Ah, Bigwig. Anyone who picked up a SoCal skate/pop punk compilation in the mid-to-late 90's is guaranteed to have heard Kung Fu Records' Bigwig, NJ's pride-and-joy vegan punks. Through underground hits like "Sell Out
", "Girl in the Green Jacket
" and "Moosh
" from their first three full-lengths (1997's "Unmerry Melodies
", follow-up "Stay Asleep
" from 1999 and 2001's "An Invitation to Tragedy
"), or their sarcastic contribution to cult Fat Wreck sampler "Short Music for Short People
" entitled "Freegan
", Bigwig has pretty much made a big name for themselves. If none of the aforementioned titles (though there's a lot of them) rings a bell, it's pretty easy to sum up the 'Wig in a few words - fast, fun punk rock with solos.
Now, despite their profile fitting my tastes like a glove (especially back in the day, when all I listened to was NOFX, Lagwagon, Satanic Surfers, you name it) I never really got into Bigwig. I don't know why, but it took me a good while to even acquire my first Bigwig album, and it stopped at the one. Not that "Stay Asleep
" wasn't good, but it's pretty much by-the-book skate punk, and like most of the bands catalogue, its' blandness makes it age rather quickly. Even though "An Invitation to Tragedy
" with its metal flirts was a step in the right direction (the band's metal tendencies can also be witnessed on "Punk Goes Metal
", where they cover Slayer's "War Ensemble
"), Bigwig remained the kind of band you'd just add a song by to your homemade comps for good measure. At least for me.
And at least until now. Because after an almost 6 year long hiatus, Bigwig are back (pretty much, disregard the totally redesigned line-up) with a new album that may very well be their very best - "Reclamation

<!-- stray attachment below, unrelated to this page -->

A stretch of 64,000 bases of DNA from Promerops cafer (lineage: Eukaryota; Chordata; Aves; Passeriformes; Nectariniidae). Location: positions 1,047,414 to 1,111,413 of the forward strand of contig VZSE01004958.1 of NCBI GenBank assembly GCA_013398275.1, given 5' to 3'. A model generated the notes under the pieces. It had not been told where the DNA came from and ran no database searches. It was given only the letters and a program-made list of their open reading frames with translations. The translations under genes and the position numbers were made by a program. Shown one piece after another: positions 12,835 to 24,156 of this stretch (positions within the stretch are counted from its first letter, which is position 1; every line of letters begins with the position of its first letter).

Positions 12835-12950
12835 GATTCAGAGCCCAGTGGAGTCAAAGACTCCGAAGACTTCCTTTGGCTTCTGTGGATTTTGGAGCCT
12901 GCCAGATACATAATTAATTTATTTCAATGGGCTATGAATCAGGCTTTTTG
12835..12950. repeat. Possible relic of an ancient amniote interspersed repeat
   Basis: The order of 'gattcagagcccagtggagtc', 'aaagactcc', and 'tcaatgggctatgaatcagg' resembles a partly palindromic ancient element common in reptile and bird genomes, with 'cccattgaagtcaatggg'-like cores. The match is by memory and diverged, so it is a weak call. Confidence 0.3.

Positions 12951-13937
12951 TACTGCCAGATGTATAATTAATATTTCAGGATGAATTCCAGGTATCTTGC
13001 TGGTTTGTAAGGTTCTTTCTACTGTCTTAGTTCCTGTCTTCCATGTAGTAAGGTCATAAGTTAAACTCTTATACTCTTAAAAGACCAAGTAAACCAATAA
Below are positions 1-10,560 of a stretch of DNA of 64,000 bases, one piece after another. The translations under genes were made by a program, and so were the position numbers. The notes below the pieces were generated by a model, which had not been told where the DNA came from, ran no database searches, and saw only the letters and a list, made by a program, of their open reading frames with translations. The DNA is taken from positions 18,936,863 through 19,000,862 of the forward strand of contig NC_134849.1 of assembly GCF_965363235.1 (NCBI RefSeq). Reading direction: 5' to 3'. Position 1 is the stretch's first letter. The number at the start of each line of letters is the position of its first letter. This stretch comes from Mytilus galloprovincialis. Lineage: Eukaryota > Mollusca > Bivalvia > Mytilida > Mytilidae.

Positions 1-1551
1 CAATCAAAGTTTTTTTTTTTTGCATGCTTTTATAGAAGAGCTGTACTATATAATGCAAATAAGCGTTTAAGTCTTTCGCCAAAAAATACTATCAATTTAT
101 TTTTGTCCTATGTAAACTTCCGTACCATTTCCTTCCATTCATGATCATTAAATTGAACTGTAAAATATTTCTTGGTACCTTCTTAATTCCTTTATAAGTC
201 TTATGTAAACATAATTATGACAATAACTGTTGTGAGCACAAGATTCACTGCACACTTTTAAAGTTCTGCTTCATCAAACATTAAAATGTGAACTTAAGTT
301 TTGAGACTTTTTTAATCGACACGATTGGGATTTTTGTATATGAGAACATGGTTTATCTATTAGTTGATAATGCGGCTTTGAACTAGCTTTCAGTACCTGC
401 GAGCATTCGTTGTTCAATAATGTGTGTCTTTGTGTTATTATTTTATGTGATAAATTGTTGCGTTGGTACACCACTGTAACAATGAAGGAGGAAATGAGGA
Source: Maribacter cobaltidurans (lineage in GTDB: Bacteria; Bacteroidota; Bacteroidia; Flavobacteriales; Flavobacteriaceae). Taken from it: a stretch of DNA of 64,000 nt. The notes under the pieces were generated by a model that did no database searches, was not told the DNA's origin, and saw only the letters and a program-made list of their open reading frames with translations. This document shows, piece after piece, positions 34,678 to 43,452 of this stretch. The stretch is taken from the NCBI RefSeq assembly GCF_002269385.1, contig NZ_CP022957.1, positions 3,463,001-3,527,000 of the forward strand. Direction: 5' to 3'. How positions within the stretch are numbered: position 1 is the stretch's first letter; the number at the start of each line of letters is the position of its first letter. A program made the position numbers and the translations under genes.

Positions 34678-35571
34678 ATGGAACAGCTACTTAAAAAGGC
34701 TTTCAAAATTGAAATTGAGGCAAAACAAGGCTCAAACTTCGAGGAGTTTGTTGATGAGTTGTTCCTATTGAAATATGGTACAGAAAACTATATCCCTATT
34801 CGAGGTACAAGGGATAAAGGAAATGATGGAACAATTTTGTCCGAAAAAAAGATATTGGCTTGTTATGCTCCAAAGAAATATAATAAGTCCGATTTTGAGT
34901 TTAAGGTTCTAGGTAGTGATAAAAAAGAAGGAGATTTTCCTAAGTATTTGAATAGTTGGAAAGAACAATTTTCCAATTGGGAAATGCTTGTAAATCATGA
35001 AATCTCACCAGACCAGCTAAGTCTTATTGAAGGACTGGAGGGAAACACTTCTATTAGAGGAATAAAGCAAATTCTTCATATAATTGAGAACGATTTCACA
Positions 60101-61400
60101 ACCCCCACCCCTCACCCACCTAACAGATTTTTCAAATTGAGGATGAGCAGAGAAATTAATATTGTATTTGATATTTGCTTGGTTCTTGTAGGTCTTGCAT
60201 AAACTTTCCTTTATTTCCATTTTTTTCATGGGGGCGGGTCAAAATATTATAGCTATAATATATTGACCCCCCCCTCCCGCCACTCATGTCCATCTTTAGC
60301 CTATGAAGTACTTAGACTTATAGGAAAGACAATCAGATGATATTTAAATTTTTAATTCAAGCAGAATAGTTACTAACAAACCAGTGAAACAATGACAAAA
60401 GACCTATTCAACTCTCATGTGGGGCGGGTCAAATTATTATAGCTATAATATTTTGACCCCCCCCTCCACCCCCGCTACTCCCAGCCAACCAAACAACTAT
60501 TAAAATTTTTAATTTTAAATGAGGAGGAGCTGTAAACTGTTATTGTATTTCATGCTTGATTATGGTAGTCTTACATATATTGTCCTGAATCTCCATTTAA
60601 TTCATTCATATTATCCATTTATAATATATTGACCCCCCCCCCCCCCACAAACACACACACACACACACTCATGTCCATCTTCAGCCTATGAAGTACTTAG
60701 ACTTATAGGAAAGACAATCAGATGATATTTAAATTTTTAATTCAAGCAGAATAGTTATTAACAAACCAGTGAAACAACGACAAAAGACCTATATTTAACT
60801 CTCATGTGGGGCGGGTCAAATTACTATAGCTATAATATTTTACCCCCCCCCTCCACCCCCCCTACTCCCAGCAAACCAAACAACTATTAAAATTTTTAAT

". In fact, when I first listened to this album, and opener "A War Inside
" kicked me in the face, I didn't recognize it as Bigwig until the trademark guitar solo after 12 seconds. And that's a good thing, considering their back catalogue suffers from a sort of Pennywise Syndrome (the same song over and over - sure, it's a good song, but still...). Bigwig seemed more creative and fresh than ever - if it's because of the time in waiting or because of the new members, I don't know, but I fully condone both if this is the result.
So, it was almost like love at first sight with "A War Inside
", but would the rest of the album hold up? Well, yes (with a few exceptions - few albums are perfect, mind you). Delightful songs like "Outer Rings
" (which, aside from sweet riffage and galloping rhythms, features an awesome whoa-choir, much like equally awesome title track "Reclamation
"), down-paced "Rat Race
" (try to not love the outro chanting) and "Time Bomb
", hardcore-esque "Cross and Burn
", and not to forget awesomely thrash-inspired "Follow the Leader
" - seriously, it's like if former-day Metallica had a decent drummer and played skate punk.
The quality that first and foremost gives this album the edge over the band's previous work is the aggression. I'm not talking hardcore-fury or metal-hatred, but a punky anger that really sharpens and compliments their semi-techy and extremely catchy sound. To once again mention title track "Reclamation
"; this would be a good example of how to retain the tradition of 90's speed-pop-punk without being sugar-coatedly poppy or obsoletely repetative, sporting awesome riffs and melodies mixed with urgency and a metallic edge. That same aggression is also resonating through-out the lyrics, which (not surprising) deals with classic issues like war, status quo and retrospection, refreshingly void of slapstick and novelty lyrics.
With their best sound and production to date, really solid songs (overlooking a handful of fillers, like similar "Owned and Operated
" and "Hold on Fucker
" and disappointingly bland closer "No Thought, No Spine
"), it's great to see that in 2006 there are still many more great skate punk songs to be written and performed. 1994 is not dead. Not by a long shot.